Thursday, February 11, 2010

The Cardinal Rule of Functions

Functions should be:
  • short
  • easy to understand
  • well-named
  • reusable
  • maintainable
All these desirable properties follow from obeying the Cardinal Rule of Functions.
One Function to a Function
That is, the code implementing a function should have one and only one task to do. Example tasks are:
  • Calculate: using primitive operators, calculate a value; this includes arithmetic, string operations, list building, and so on
  • Read or write: get data from or send data to files or users
  • Parse or format: convert text into structured data or construct text representations of structured data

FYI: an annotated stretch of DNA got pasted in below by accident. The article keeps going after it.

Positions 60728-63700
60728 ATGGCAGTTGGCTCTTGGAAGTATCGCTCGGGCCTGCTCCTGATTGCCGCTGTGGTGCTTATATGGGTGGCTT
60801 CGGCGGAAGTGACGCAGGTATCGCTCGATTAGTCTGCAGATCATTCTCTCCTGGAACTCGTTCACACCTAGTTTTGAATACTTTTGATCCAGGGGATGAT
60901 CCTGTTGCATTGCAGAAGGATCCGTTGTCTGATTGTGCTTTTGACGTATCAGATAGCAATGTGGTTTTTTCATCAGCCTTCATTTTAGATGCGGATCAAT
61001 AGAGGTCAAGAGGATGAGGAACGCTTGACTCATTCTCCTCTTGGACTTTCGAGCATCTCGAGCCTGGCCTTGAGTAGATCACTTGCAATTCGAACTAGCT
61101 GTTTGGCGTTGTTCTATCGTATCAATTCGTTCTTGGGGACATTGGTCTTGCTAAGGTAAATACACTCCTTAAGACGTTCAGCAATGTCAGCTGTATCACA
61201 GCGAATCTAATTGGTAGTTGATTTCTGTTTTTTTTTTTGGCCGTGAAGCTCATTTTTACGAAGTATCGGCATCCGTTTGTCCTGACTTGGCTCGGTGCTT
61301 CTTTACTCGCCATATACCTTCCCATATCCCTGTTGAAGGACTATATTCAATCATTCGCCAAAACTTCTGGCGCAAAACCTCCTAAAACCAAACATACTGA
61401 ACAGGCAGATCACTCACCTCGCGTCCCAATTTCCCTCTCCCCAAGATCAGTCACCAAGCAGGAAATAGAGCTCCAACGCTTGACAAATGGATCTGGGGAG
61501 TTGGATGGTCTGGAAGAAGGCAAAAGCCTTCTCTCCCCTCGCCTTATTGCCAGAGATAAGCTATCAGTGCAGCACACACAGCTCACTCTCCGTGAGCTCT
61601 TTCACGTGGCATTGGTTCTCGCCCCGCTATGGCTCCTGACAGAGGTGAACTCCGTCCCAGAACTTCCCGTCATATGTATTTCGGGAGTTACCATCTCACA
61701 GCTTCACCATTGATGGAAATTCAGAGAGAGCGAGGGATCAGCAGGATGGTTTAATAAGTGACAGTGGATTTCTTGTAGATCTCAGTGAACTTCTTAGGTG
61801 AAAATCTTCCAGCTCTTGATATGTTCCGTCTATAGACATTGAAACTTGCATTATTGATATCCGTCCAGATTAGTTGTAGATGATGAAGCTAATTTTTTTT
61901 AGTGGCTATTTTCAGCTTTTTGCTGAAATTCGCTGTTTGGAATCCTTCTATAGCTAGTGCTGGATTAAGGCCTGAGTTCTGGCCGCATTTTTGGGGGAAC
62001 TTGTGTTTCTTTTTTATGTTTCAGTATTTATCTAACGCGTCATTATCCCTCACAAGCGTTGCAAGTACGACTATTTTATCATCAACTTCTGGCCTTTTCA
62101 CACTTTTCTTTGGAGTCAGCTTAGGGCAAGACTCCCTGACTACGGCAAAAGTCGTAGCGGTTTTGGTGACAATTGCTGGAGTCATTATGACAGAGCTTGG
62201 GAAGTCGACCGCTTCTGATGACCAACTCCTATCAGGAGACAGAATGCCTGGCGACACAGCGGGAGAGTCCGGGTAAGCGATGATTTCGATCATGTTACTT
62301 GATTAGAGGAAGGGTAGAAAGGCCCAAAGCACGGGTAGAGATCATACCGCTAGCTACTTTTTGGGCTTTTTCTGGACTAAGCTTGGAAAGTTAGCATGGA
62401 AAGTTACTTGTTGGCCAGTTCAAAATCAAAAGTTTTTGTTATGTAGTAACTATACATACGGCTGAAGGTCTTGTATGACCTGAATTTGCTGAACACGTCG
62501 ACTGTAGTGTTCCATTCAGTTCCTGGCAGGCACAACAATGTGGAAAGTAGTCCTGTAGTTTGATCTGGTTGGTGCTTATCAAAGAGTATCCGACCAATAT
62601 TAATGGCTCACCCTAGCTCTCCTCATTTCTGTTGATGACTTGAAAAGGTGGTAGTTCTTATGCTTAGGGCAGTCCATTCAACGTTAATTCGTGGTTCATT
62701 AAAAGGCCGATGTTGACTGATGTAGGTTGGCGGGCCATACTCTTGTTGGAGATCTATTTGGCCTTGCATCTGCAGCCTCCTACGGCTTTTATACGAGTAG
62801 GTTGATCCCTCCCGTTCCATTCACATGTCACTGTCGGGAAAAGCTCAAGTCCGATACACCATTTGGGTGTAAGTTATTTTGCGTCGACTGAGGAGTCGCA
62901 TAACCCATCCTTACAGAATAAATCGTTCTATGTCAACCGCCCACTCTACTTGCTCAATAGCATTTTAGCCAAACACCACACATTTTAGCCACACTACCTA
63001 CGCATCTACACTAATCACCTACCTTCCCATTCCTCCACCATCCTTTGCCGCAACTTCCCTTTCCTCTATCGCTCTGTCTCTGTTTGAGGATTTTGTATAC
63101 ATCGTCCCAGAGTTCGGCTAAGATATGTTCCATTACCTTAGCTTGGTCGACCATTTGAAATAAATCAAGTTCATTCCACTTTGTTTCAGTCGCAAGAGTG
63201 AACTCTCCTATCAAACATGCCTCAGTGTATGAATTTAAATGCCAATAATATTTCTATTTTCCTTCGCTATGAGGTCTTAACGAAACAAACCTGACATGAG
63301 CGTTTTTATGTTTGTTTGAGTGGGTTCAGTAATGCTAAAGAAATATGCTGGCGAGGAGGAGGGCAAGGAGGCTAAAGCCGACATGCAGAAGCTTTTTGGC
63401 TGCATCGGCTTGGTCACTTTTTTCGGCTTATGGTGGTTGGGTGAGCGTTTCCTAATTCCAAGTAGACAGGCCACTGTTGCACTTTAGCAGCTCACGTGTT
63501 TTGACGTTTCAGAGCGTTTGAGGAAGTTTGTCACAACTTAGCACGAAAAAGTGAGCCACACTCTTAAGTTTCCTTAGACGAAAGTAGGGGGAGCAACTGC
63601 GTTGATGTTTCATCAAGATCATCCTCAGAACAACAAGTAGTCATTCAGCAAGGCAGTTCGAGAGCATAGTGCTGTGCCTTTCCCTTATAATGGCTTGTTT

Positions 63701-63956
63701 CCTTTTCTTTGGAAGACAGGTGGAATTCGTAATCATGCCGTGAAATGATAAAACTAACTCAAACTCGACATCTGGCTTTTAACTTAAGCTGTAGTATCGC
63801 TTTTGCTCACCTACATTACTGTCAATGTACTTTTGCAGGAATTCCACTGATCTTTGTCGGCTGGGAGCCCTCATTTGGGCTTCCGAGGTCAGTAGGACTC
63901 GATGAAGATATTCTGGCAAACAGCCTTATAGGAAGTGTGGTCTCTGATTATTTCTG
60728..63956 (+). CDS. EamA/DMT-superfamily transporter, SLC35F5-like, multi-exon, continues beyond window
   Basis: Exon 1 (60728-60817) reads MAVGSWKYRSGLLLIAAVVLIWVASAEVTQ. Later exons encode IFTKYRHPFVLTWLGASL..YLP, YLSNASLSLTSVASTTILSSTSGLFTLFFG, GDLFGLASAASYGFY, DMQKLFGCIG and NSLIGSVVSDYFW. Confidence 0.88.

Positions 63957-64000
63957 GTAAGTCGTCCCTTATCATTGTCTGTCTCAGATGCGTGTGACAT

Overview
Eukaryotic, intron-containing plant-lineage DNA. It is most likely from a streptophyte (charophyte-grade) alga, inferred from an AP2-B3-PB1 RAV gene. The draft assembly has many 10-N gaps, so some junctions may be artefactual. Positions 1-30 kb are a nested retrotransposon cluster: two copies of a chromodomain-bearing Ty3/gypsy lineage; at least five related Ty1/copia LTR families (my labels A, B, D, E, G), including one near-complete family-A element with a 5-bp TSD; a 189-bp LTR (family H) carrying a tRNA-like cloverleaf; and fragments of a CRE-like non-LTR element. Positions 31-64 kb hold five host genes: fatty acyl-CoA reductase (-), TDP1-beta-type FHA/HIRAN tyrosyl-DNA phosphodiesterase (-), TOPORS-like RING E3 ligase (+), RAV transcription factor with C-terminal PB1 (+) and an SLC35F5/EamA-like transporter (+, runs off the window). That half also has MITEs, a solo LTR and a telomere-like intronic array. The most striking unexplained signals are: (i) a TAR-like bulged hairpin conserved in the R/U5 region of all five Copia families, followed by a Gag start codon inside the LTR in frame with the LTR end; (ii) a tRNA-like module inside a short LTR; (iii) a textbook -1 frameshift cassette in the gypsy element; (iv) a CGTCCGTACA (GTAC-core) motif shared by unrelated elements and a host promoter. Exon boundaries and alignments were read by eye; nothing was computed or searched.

• Combine: apply several other functions to a set of arguments
  • Dispatch: decide which of several other functions to apply to a set of arguments
  • Iterate: repeatedly apply another function to a list of argument values
Notice that the latter tasks correspond to classic control structures (composition of function calls, conditional branching, and iteration). A symptom that the rule has been broken is when several of these control structures appear in one function. Another symptom is when you have trouble keeping a function to less than a dozen lines of code, and/or its lines to less than 72 characters.
Another good sign that the rule has been broken is difficulty naming the function clearly, or using names like scan-and-compress-and-print.

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